Friedman’s argument requires faith that individuals will “do the right thing,” but he emphatically believed that companies could not be expected to behave that way (no matter what Alphabet may say). Friedman had few reservations about corporate managers adding to the coffers of their owners, but he did fear placing power in the hands of corporations themselves. By letting executives—rather than their owners—decide what constituted social responsibility, corporations would also threaten the autonomy of individuals and would instead lead to potentially dangerous corporate states.

Much has already been said about the effects of Friedman’s own argument in practice, but it’s the imagined consequences that have proliferated in popular culture in the several decades since. Movie upon movie, the question seems to be: What happens when Friedman’s argument is taken to its logical conclusion?

Science fiction, with its emphasis on technological development and the future, provided a rich site to explore this dystopian question. And so, the evil corporation was born. Consider 1973’s cult classic, Soylent Green, in which right and wrong become distinctly blurred when corporate interests are at stake. In one of the film’s early scenes, William Simonson, a member of the Soylent Corporation’s board of directors is about to be killed by a hired hand because, the assassin says, his knowledge has become a “risk” to the company’s interests. After delivering the explanation to Simonson, the befuddled killer asks, “Then this is right?” “No,” Simonson responds, “necessary.” It’s the same response that the Soylent Corporation would give. A threat to the success of its newest product, Simonson must be eliminated.

However extreme, Soylent Green’s suggestion that corporations conspire against the broader public good was undoubtedly motivated by real concerns over the effects of unregulated corporate power. Released only three years after the founding of the Environmental Protection Agency, Soylent Green depicts a dystopian future (it’s set in 2022) in which industrial capitalism has left Earth overpopulated, overheated, and underfed. Meanwhile, the Soylent Corporation profits from its access to the resources the rest of the population is denied.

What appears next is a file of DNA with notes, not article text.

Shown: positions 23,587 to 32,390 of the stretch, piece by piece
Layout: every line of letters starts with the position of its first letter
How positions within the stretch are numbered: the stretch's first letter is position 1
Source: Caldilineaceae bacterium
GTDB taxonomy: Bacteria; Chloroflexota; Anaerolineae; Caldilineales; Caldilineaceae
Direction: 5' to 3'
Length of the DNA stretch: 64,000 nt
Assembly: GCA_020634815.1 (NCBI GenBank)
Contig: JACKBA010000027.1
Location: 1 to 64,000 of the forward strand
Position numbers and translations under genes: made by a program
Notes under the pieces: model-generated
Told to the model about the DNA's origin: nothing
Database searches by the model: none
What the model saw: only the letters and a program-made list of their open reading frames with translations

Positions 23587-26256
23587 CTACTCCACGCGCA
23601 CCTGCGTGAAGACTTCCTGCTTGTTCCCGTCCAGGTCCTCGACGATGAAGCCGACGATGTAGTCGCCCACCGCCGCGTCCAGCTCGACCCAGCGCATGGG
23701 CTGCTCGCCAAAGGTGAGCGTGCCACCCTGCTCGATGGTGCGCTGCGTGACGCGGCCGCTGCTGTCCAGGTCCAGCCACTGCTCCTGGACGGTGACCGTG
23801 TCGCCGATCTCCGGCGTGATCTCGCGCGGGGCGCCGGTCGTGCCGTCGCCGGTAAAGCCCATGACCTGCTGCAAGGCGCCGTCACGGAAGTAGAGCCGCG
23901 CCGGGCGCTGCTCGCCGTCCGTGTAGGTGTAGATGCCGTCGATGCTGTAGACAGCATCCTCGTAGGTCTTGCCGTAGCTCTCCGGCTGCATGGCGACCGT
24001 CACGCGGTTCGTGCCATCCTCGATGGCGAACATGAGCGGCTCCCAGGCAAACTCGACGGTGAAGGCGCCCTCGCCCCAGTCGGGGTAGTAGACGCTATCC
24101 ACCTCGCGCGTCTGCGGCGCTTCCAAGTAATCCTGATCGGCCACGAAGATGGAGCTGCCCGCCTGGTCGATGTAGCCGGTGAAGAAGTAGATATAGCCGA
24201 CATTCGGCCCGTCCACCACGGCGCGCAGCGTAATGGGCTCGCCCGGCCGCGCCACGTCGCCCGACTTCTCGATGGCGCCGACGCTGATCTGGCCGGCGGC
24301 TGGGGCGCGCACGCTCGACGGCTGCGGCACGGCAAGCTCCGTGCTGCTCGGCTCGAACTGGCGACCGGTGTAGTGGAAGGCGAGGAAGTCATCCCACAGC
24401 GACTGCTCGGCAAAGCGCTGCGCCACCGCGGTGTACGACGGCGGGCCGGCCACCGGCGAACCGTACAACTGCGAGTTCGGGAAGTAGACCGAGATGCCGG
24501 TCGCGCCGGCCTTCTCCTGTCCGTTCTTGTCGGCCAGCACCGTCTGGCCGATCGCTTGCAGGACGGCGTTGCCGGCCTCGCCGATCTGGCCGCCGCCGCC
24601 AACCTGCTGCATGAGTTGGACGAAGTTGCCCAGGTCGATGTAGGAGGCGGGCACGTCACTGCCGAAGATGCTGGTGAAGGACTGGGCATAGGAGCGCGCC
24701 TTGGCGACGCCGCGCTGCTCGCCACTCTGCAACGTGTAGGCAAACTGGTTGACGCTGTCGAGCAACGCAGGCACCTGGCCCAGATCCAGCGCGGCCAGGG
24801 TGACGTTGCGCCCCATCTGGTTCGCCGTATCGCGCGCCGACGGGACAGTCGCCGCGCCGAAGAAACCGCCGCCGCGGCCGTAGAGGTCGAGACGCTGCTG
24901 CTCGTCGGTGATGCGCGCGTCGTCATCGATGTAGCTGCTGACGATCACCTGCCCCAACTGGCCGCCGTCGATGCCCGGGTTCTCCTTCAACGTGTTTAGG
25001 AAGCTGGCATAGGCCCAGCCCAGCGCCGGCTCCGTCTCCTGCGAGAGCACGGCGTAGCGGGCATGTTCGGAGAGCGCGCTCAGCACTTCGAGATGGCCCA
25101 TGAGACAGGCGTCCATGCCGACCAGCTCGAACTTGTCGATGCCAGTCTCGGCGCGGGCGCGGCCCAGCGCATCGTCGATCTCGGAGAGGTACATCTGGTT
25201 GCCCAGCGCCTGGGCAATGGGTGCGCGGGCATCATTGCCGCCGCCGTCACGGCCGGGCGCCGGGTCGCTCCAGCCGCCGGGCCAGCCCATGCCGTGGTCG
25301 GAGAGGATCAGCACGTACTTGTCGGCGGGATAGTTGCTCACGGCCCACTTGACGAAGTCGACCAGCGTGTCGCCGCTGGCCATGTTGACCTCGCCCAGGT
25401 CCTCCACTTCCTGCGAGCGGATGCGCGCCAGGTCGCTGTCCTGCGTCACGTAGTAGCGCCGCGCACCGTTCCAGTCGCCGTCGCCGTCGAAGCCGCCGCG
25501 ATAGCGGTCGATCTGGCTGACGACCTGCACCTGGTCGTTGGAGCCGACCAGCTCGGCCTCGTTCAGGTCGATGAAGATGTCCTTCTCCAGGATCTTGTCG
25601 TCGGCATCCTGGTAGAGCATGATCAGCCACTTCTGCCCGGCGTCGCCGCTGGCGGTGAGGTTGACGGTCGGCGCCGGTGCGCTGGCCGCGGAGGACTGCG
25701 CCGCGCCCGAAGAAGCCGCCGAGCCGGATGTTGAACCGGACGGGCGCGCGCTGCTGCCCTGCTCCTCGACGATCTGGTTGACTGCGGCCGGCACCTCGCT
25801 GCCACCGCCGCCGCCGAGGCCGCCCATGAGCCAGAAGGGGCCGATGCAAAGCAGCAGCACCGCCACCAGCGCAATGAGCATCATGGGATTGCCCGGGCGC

The Soylent Corporation acts as a benevolent supporter of both life and death, providing large portions of the world’s food supply as well as a modern euthanasia clinic for those too tired with the world to go on living in it. An oasis of cleanliness and air conditioning, the clinic promises a few painless, beautiful final moments to give its patients glimpses of the world it has robbed from them.

But as Detective Thorn (Charlton Heston) investigates Simonson’s murder with his assistant Sol Roth (Edward G. Robinson, in his final role), the two find that such compassionate gestures will inevitably reveal themselves to be hollow, as long as profit-maximization is involved. As Thorn learns, Soylent takes away the bodies from its clinics and processes them into food for the starving masses. With so little regard for its social responsibility, Soylent has no qualms about turning its consumers literally into its products, and in one of the film’s most moving scenes, Roth elects to euthanize himself after learning Soylent’s secret. Soylent Green’s then-shocking revelation has since become more widely known than the rest of the film itself. (So too has it become a truism that people are products, but Heston shouting, “Facebook is people!” doesn’t have quite the same ring to it.)

Soylent Green cynically reveals the dangers of corporations that are only committed to profits. The well-being of anyone else matters little, a recurring theme that also informs Jurassic Park’s depiction of the InGen corporation, or the Alien franchise’s Weyland-Yutani corporation. In the Alien universe, the corporation privileges profits over its own employees—lured by the promise of bonus shares in the company—who are ultimately expendable.

As the reach of corporations evolved, so too did their depictions in pop culture. The “socially responsible” corporate state is most dramatically realized in 1987’s RoboCop, a grimly comic critique of the Reagan administration. In RoboCop, Omni Consumer Products (OCP) promises to replace the crime-ridden ruins of “Old Detroit” with a new “Delta City,” run entirely by OCP and without the U.S. government’s oversight. In the interim, however, OCP has privatized public services, including hospitals, prisons, and the police force in Old Detroit.